A new study involving remote sensing research from Plymouth Marine Laboratory suggests that in areas of the sea where prey are clumped into "patches", seabirds have to compete more with each other, leading to more time spent foraging and lower breeding success.
The study, led by scientists at the University of Liverpool looked at how differences in environmental features lead to 'prey hotspots'. These high-resource patches are often presented as being beneficial to foraging animals through helping them target here to find food, but the new research indicates that they have negative consequences too.
Researchers compared feeding behaviour and breeding success of black-legged kittiwakes, small seabirds that are key indicators of ecosystem health, but were recently included on the IUCN Red List of Threatened Species. In collaboration with researchers from the UK and Ireland, 15 colonies around the UK and Ireland were compared using miniature GPS loggers to track the seabirds and to understand the importance of different features of the marine environment.
PML remote sensing scientist Dr Peter Miller contributed information describing the shelf-sea fronts around the UK and Ireland, areas where two bodies of water meet and create areas of high nutrients and productivity. He said: "The strength, persistence and location of the fronts helped to describe the diversity of the foraging seascape of these birds, and that was found to significantly affect their behaviour and reproductive success."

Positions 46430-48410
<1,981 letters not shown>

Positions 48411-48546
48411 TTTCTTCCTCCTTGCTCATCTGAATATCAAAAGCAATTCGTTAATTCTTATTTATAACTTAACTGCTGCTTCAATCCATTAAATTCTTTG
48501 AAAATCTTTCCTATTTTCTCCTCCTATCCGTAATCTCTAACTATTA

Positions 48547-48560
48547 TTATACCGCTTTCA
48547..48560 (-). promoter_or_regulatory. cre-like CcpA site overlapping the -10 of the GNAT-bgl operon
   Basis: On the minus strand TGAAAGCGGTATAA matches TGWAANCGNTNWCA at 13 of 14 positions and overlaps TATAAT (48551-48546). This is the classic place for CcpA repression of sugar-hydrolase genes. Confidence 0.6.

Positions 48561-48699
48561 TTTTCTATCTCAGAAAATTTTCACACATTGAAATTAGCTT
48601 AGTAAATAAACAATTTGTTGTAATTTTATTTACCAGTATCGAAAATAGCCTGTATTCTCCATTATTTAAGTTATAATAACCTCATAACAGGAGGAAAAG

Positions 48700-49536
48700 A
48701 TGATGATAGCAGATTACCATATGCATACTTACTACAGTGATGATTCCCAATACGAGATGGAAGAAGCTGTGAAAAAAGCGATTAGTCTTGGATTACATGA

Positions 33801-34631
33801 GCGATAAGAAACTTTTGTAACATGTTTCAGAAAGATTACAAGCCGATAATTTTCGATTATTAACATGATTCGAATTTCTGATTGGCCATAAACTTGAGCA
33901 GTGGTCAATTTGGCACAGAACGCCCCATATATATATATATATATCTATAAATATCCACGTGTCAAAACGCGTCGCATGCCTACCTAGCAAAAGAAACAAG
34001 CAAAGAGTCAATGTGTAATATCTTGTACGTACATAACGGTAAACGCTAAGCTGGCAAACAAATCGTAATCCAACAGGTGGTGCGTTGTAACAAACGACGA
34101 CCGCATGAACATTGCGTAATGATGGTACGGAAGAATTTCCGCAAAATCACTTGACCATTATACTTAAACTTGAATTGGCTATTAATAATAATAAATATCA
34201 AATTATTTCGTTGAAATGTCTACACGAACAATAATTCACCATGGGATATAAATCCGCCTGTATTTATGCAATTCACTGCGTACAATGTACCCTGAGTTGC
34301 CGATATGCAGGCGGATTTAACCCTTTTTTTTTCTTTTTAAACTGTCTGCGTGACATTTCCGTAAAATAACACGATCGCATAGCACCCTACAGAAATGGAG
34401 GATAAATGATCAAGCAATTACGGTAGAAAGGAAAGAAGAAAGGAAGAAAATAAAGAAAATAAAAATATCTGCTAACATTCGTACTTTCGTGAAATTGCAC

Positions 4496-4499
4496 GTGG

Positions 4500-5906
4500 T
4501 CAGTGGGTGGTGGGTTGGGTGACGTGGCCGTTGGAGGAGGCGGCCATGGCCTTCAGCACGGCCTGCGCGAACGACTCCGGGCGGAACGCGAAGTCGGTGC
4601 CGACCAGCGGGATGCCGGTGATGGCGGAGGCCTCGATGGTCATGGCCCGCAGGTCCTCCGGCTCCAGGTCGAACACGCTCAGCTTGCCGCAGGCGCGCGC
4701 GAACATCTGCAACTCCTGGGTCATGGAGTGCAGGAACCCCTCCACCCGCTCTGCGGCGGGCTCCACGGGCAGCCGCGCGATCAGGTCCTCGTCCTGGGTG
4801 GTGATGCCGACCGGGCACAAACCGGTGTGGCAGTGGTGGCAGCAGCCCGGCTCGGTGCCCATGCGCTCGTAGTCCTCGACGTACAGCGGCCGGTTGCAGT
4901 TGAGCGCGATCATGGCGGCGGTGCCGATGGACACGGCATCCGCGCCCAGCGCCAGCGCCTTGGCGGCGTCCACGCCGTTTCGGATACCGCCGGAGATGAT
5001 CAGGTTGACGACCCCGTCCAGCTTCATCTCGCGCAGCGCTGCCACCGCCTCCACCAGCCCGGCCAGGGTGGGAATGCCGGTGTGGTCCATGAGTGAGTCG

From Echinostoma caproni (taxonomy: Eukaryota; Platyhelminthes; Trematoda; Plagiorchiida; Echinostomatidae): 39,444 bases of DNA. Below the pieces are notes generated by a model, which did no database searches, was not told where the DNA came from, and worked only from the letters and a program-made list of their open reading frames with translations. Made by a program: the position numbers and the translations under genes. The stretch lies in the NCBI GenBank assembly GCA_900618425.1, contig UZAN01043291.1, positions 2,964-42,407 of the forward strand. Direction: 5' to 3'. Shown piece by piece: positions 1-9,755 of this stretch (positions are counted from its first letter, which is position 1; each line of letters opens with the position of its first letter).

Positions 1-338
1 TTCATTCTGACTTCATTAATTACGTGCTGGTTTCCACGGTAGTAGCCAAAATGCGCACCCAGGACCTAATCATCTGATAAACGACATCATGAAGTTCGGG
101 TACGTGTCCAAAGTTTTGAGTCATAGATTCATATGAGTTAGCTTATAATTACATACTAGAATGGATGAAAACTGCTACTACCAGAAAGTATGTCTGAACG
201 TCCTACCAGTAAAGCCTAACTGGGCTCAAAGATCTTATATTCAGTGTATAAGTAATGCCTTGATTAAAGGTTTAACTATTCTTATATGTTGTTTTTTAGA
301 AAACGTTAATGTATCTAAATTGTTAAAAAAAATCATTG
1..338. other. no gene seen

Alice Trevail, lead author of the study from the University of Liverpool said: “This study is the first to document the importance of how patchy an environment can be and how it affects seabird behaviour and success.
“We developed a measure of the environment to characterise prey patchiness. In more patchy environments, kittiwake breeding success was 63% lower than in less patchy environments. This is equivalent to a drop from an average of around 1 chick per nest per year, to less than half of all nests successfully rearing a single chick.”
The team hopes that identifying the drivers of breeding success for this critical species will help to understand more about how to protect our ecosystems under environmental change, so giving our declining seabirds the best opportunity for success.